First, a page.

Sunday, November 21, 2010


In contrast to yesterday, today was indoor focused. I cleaned, I helped someone hang pictures in her office, I shopped, I cooked, I baked, I tidied things afterward.

And there are no photos for you from any of it. Even as it was one of my more detailed dinners in a long time. With a goat cheese soufflé and a pear pie and a spicy pot of shrimp. (The soufflé was airy and perfect, the pear pie could be improved upon, the spicy pot of shrimp was fine.)

Sometimes, you don’t want to offer detailed explanations. A wee break in the monologue of a life.

See you tomorrow.

the push

I think you can’t get yourself too comfortable. If I take this hard earned, much longed for free day and do nothing with it, I’ll feel disappointed.

I ask Ed -- so what have you been up to, back at the farmette?
Arranging metals. In the garage. Scrap metals, so that I can make use of them when I need them.


It's a huge job. I'm thinking, he needs a break, I need a break...
Do you want to do a longer ride today? I ask. Hiking will have to wait until the deer hunting season (which starts today) is over. Either that or we buy blaze orange. But a ride – it seems doable still.

Even though it’s very very cold. Low thirties when we set out toward our starting point (Cottage Grove). With a whipping wind.

It’s 2:30. There’s a bit of sun left, but there are plenty of clouds so that the warming effect seems lost on me.

You sure you want to do this? Ed knows how I feel about the cold, particularly when biking. Can’t get too comfortable, can’t get too comfortable... Still, I’m wishing I had worn tights under the pants. And a warmer jacket. And wooly socks.

It’s a twenty-six mile loop and we’ve done it several times in the past, though never quite this late in the season. The hills are moderate – fewer and gentler than those to the west of Madison.


Two miles into the ride Ed asks again if I want to reconsider.
No, I do not. In fact, pedaling hard keeps me reasonably comfortable. Sure, the toes and nose suffer a bit and toward the end of the ride, my fingers join the frozen club, but honestly, I’m okay.


And of course, it’s always lovely to be out on the country roads in south central Wisconsin. (Though I notice that the smaller pools of water are starting to freeze over now.)


On this particular circuit, you’re never without company. Cows, sure, we’re known for that.


Ponies and horses too.


Wild turkeys, in large flocks.


Flying off at the sight of me.


And farmed turkeys too. Most likely in their last week of life. Sigh. Maybe we should have a tofu Thanksgiving...


Oh, and llamas. Wooly, curious, a tad jerky when you touch their neck.


And, because we are in Wisconsin and it is the time of the big hunt, we see hunters. Many, many specks of blaze orange in the woods and fields.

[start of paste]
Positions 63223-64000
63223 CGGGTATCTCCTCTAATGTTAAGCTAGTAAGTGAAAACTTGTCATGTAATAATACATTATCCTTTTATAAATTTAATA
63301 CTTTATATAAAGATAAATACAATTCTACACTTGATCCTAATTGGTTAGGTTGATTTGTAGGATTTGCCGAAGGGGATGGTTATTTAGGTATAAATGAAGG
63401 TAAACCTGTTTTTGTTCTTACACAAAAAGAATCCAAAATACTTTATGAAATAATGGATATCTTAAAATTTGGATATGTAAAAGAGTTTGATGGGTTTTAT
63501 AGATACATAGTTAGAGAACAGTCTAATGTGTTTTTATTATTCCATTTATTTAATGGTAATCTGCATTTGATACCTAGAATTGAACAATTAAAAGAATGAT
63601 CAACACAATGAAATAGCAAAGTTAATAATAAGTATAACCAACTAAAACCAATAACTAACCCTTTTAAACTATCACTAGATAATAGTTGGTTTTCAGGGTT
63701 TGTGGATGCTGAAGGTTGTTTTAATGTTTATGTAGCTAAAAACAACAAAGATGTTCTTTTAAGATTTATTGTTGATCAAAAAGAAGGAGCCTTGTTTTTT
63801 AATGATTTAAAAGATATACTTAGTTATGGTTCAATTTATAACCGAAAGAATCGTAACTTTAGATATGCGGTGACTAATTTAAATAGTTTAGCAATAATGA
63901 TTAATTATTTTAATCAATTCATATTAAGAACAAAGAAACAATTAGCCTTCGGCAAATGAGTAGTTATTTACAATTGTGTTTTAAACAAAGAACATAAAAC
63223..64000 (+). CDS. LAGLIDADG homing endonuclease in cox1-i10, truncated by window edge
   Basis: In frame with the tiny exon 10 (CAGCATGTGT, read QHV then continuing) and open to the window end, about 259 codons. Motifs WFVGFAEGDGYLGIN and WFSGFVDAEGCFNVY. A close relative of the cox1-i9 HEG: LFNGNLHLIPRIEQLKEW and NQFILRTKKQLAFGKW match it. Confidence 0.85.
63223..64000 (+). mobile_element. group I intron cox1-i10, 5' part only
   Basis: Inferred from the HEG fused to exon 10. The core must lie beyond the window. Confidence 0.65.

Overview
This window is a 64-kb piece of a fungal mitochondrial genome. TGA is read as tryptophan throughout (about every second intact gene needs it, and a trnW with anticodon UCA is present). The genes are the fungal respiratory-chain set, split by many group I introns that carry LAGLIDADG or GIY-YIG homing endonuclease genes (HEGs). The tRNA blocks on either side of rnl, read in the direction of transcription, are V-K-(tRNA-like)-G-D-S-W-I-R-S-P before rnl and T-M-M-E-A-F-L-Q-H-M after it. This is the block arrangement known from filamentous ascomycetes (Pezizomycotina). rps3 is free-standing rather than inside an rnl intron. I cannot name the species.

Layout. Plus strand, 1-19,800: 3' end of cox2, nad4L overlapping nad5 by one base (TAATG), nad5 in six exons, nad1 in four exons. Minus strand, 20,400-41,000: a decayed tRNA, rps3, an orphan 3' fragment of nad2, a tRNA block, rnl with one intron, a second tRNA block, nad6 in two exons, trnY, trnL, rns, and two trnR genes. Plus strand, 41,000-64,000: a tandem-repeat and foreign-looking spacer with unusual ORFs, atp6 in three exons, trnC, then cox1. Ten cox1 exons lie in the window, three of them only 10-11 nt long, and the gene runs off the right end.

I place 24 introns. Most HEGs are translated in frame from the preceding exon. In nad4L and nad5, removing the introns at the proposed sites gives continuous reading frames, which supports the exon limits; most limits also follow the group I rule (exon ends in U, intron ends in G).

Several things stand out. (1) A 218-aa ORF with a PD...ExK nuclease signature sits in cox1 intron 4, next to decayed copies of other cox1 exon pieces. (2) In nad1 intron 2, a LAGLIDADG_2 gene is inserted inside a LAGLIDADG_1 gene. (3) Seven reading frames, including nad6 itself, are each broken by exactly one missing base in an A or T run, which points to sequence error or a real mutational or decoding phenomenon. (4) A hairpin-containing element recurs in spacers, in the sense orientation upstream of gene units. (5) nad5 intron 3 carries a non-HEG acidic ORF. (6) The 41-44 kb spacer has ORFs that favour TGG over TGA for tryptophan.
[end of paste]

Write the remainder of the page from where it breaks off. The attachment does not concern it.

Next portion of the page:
You get used to this of course, and I can’t be one who fusses about hunting. I eat meat after all. (I'm thinking back to the duck breast I had for dinner last night...) And still, it’s jarring to see the success, strapped to the roof of a car or SUV. Even as I congratulate the awfully proud guys who brought in not one but two in the course of the afternoon.


I tell myself that it’s a better way to go than most any butchering that we do with our cattle or other barn-to-table animals. I wave and pedal on.

Of course, stops for a photo, or to admire a particularly stellar snippet of landscape adds minutes to our ride. Ed pedals ahead a number of times and I work hard to catch up.


I’m not surprised when he tells me that we’re running out of daylight. I have a head light, he does not. There’s a faint moon that’s just starting its own ascent, but even though it looks mighty round and full, it’s not throwing the light that some moonlit nights offer.


I watch the geese formation and listen to their distinctive late Fall squawk.


But not for long. I’m cold now. Each time I stop, I cool down even more and it’s hard now to get the speed you need to stay flushed.

Another song, another pause. The heron’s voices are always so pronounced. They're the tuba in the symphony of bird song here. I see them, hiding in the pond. They watch carefully, waiting to see if I come too close. I do not.


And now we’re in the final stretch. I notice the ponds have thin crusts of ice already. I know it’s well below freezing. My fingers can vouch for it.


Ah, to feel warm again! Back in Cottage Grove now. We mount our bikes onto Ed's Geo and head to his sheepshed. He wants to fix my broken food processor, I want to warm up with a cup of tea. And I’ll grant his cat, Isis this much – he’s got a warm body. For once I let him stay on my lap for a long long time, claws and all.